Being that I enjoyed THE LITTLE SLEEP so much, I was excited to see the next in the series was available from NetGalley. I clicked on that request tout sweet and here we are.
NO SLEEP TILL WONDERLAND continues the story of Mark Genevich, P.I. and narcoleptic. With his dark, dry and wry sense of humor, I can’t help but feel sorry for the man. This time around Mark is hired by a man to follow his woman to see if she’s cheating on him. It’s all over pretty quickly when Mark discovers that she’s clean as a whistle. Then, somehow, Mark is caught up with a new best friend, (sort of), he’s pulling people out of burning homes, (kind of), and of course, he’s falling asleep and hallucinating and can’t tell what’s real. That’s just another day in the life of Mark Genevich.
I admit to still being fascinated by narcolepsy, which involves a lot more than falling asleep all the time. However, this being the second book now, I feel like I’m being hammered over the head with repeats of the different ways the situation affects Mark. I’m sad to say that Mark’s self-deprecating humor about his situation is also getting tired for me. I like the guy, but enough already.
Lastly, I’m having a hard time finding the whole thing believable, to be honest. In this book, Ellen, (Mark’s mom), is requiring him to go to therapy if he wants her to keep his office open. Let’s face it, a detective that falls asleep all the time-how successful is he going to be? Mark smokes, he drinks and he’s not supposed to drive. It costs money for cigarettes, liquor and Ubers or cabs. Is his mom paying for all that too?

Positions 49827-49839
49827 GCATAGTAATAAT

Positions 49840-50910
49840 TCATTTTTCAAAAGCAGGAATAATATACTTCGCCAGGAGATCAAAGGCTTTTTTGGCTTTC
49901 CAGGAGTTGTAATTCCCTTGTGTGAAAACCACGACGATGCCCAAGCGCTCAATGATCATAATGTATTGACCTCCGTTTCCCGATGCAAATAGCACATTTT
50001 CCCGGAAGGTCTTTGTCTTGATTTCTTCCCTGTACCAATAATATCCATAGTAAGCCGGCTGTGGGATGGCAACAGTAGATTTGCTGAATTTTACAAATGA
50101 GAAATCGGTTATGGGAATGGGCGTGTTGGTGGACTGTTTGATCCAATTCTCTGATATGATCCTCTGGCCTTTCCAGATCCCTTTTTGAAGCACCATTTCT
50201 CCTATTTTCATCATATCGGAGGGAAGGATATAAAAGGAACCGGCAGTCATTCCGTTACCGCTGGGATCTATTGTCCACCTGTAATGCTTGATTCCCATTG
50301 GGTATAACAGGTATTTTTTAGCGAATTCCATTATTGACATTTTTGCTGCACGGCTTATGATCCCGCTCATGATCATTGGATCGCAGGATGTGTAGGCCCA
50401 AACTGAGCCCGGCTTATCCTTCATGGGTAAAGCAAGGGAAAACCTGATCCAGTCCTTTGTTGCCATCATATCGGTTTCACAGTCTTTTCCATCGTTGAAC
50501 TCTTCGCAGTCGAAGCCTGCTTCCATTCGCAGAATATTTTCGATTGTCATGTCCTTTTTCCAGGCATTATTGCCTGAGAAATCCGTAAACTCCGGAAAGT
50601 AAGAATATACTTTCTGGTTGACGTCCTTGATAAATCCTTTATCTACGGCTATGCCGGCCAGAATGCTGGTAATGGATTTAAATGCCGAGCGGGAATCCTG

Setting those particulars aside, there was a big reveal here that took my legs out from under me, and there were a few very tense scenes as well. I learned a bit about Cataplexy in this book and now that’s like my number one new fear. Imagine being awake and cogent, but unable to move or speak. (So yeah, now you can be afraid of it too.)
The mystery here ebbed and flowed, but it just didn’t get under my skin like the first book did. I still like Mark, but he has to take some control of his life. Otherwise, he’s getting kind of boring. I wish I could report this book was just as good as the first, but I don’t feel like it was. However, I remain eager to continue with the series in the hopes that Mark cleans up his act in the future and maybe comes up with a little bit of new material.
Thanks to NetGalley and William Morrow for the e-ARC in exchange for my honest feedback. This is it!